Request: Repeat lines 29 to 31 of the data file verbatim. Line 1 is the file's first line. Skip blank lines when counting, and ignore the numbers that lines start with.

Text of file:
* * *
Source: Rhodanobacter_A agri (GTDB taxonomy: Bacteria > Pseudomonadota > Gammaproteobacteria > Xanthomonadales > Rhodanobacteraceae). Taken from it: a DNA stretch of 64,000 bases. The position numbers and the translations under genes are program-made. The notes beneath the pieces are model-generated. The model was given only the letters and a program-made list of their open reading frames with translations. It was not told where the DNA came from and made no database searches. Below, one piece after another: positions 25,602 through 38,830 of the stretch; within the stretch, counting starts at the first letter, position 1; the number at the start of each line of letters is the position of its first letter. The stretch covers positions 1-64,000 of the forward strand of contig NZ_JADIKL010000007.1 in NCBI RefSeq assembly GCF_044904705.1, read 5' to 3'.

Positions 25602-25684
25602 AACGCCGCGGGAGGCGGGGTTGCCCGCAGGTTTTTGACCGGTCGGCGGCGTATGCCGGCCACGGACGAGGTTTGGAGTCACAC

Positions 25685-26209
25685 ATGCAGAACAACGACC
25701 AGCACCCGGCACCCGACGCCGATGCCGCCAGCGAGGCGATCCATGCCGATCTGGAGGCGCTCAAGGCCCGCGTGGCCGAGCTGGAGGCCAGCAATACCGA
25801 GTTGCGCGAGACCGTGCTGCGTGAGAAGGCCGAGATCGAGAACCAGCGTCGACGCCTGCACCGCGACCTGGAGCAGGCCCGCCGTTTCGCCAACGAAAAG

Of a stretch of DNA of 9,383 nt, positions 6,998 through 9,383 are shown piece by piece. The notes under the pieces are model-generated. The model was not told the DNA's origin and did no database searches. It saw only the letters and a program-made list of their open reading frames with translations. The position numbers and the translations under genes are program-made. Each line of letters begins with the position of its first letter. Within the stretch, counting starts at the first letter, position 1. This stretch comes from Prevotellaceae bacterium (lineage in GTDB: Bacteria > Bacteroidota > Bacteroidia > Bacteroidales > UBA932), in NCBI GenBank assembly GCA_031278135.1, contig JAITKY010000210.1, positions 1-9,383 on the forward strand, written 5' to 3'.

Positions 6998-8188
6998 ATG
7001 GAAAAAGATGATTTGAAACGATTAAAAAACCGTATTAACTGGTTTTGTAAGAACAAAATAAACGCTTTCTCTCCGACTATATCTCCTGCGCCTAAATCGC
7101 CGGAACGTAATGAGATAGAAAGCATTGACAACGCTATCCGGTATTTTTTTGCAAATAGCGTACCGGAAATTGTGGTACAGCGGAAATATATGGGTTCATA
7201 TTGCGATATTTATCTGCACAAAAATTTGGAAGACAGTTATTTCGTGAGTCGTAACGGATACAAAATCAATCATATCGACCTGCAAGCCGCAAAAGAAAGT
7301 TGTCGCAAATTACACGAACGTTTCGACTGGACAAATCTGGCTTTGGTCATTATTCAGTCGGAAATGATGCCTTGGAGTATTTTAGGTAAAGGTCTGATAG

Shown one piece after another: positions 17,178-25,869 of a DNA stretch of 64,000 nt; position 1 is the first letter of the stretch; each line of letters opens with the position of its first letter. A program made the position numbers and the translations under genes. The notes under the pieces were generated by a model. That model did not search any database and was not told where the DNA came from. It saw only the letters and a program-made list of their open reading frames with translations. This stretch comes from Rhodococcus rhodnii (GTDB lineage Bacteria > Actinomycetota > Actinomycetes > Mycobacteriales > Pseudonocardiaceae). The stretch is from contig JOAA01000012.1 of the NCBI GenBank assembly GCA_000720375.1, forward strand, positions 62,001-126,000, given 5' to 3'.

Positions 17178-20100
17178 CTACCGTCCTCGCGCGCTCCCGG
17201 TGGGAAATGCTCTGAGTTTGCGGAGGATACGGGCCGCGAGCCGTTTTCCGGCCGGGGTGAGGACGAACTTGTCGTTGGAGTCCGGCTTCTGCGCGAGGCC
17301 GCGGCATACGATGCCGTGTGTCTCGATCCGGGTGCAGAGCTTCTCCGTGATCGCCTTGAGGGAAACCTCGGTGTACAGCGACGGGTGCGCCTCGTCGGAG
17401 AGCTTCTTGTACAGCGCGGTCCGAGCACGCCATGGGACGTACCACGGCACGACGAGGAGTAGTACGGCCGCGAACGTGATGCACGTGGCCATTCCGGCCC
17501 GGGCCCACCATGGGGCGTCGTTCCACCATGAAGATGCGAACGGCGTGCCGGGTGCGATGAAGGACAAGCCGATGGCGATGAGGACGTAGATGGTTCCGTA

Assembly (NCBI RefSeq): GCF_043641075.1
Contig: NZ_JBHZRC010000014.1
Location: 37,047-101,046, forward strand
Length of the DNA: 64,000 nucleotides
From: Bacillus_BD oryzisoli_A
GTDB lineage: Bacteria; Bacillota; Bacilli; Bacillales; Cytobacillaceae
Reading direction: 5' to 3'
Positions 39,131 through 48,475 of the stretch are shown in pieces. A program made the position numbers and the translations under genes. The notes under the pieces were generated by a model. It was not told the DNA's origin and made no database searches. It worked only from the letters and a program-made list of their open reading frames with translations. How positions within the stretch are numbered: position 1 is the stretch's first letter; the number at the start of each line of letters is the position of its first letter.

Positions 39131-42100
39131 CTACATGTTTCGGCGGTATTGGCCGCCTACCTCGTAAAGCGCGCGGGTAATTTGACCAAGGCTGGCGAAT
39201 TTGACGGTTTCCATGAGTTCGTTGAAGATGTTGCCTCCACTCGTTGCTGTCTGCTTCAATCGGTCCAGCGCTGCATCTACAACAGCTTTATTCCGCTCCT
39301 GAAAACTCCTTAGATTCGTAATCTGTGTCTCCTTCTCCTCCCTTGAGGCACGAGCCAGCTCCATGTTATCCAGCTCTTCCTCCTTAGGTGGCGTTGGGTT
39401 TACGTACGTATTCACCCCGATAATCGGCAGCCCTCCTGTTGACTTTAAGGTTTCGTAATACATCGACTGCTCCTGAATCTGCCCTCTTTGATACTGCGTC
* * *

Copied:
Positions 39,131 through 48,475 of the stretch are shown in pieces. A program made the position numbers and the translations under genes. The notes under the pieces were generated by a model. It was not told the DNA's origin and made no database searches. It worked only from the letters and a program-made list of their open reading frames with translations. How positions within the stretch are numbered: position 1 is the stretch's first letter; the number at the start of each line of letters is the position of its first letter.

Positions 39131-42100
39131 CTACATGTTTCGGCGGTATTGGCCGCCTACCTCGTAAAGCGCGCGGGTAATTTGACCAAGGCTGGCGAAT